Other factors that may have affected how a T-Rex Slept.
Comparisons to modern reptiles and birds:
Examining the sleeping habits of modern reptiles and birds may give some ideas into the sleep patterns of T-Rex, given their evolutionary connection. Crocodiles, for example, sleep with their eyes closed and exhibit slow-wave sleep, while birds showcase a mix of slow-wave and REM sleep.
Some birds can even sleep while perching or standing, thanks to a locking mechanism in their legs. Investigating these mechanisms and sleep patterns in modern reptiles and birds could help us better understand how the T-Rex might have slept, considering its unique anatomy and its role as the apex predator its time.
The amount of sleep T-Rex required to maintain its energy levels remains speculative. Large predators, like lions, tend to sleep for extended periods, conserving energy for hunting. Smaller animals often sleep less, as they need to be more vigilant.
T-Rex, being an apex predator, may have needed significant rest to replenish its energy reserves for hunting and maintaining its large size. However, considering the risk of being attacked was minimal, it’s possible that T-Rex had a more flexible sleep schedule, allowing it to capitalize when hunting opportunities presented themselves
Sleep cycles and deep sleep:
Like many animals, T-Rex may have experienced different sleep stages, such as slow-wave sleep and REM sleep. Slow-wave sleep allows for physical recuperation, while REM sleep is vital for cognitive function and memory consolidation.
Given the T-Rex’s large size and energy demands, it is plausible that it needed deep, restorative sleep to maintain its physical health and cognitive abilities. However, the exact nature of its sleep cycles remains speculative due to the limitations of fossil records.
The role of environment:
The environment T-Rex inhabited could have influenced its sleeping habits. Dense forests, for example, may have provided natural cover, allowing it to sleep lying down without being easily spotted by other creatures.
Alternatively, open plains may have required the T-Rex to remain more vigilant, potentially leading to more brief resting periods or even utilizing its pubic foot to maintain a semi-upright position. The availability of food, seasonal changes, and presence of other dinosaurs in its habitat could have also played a role in shaping the T-Rex’s sleep patterns and preferences.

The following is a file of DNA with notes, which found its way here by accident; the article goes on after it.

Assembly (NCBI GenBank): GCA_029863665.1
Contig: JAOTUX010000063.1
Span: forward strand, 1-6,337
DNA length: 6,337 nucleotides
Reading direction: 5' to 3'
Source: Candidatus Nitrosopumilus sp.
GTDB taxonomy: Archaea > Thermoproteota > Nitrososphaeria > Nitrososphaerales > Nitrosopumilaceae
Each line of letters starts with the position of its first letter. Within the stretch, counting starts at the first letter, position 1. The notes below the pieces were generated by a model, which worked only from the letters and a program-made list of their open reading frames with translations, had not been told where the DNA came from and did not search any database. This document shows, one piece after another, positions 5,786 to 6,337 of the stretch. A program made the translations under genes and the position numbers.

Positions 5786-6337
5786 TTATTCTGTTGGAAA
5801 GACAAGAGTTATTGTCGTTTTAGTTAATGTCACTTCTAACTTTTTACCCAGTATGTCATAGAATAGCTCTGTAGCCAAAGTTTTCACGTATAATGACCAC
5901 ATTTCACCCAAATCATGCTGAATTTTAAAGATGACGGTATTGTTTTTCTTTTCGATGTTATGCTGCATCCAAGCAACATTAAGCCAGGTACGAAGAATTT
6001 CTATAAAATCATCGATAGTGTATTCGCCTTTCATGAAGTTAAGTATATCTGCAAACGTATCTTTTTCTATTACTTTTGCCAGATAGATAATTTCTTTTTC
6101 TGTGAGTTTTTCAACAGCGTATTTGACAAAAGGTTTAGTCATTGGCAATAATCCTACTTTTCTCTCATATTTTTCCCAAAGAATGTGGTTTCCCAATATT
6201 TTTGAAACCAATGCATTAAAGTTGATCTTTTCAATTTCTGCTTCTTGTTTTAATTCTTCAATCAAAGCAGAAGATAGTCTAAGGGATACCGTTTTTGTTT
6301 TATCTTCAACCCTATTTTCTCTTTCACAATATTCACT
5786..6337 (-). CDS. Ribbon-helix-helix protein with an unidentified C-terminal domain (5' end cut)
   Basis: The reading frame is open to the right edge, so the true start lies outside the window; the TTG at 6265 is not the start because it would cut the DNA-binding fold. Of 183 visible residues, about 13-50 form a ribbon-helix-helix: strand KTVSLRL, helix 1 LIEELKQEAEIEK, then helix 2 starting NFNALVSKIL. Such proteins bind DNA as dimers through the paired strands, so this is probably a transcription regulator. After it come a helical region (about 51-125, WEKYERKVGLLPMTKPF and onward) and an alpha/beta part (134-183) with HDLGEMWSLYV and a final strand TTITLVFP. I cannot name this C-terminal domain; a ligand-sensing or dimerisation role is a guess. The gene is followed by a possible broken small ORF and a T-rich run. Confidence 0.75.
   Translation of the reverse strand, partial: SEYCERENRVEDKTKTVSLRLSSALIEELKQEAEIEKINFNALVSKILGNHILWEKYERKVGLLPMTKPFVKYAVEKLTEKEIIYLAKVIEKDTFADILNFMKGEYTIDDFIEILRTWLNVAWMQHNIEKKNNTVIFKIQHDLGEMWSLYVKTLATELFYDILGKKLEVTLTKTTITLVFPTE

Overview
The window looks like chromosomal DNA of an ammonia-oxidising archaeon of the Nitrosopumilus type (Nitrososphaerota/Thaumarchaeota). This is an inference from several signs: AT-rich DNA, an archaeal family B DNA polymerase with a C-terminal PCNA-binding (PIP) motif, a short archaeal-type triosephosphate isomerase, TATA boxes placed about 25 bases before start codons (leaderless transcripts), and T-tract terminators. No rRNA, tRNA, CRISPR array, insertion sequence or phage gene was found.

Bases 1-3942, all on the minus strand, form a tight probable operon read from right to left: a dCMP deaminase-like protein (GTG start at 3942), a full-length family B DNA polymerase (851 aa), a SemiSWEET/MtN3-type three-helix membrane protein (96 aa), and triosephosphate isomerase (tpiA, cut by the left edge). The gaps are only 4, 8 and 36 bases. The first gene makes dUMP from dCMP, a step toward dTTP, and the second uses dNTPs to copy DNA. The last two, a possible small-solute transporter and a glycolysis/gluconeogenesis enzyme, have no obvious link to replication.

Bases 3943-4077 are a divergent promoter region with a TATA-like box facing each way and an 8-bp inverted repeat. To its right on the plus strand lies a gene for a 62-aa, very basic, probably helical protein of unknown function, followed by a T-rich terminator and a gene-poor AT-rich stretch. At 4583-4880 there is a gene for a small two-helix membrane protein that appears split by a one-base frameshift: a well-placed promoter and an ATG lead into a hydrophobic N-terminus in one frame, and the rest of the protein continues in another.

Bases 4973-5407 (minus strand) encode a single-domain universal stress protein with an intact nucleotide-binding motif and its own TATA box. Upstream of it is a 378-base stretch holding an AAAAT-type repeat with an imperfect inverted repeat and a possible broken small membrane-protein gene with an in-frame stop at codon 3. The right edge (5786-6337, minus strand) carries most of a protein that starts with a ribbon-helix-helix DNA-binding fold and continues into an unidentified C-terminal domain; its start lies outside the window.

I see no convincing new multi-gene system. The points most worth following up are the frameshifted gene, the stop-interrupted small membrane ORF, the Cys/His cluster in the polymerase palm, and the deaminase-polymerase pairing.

We’ve already talked about the speculation over whether or not T-rex could easily get back up again after lying down on the ground, especially given its small arms and heavy frame. The general view, however, is that the arms were actually very useful in helping the dinosaur to balance when resting on its legs or pubis, and would also be able to touch the ground to help the dinosaur rise back to its feet.
But what if T-rex fell or tripped somehow? What if it fell on its side or broke a bone? Could it recover from this? Once again, it’s hard to know for sure, but in the absence of medical assistance, a serious break would likely leave a T-rex vulnerable to a protracted death from starvation or dehydration.
As for getting up from a trip or fall, despite what people think about T-rex and its small arms, it would most likely be able to get itself up from just about any fall position. Using its powerful legs and large tail, the T-rex would be able to position itself in such a way that it could recover and stand up once again. If it fractured or broke bones, however, then this would be a lot harder, potentially leaving the dinosaur unable to hunt prey.
it is pretty tough to find all the answers from fossils, about the sleeping habits of long extinct animals. We can learn from modern reptiles, birds, and other animals to make theories about how T-Rex might have slept. but we still don’t know for sure if T-Rex slept standing up, lying down, or used its pubic foot for support! I kind of like the idea of it sleeping on its back like these puppies, but its unlikely! 😛
Hi, I am Roy Ford a General Studies and English Teacher who has taught all over the world. What started as a fossil collection became a great way to teach, motivate and inspire students of all ages and all over the world about dinosaurs and from that and children’s love of dinosaurs came the site dinosaur facts for kids, a resource for all ages.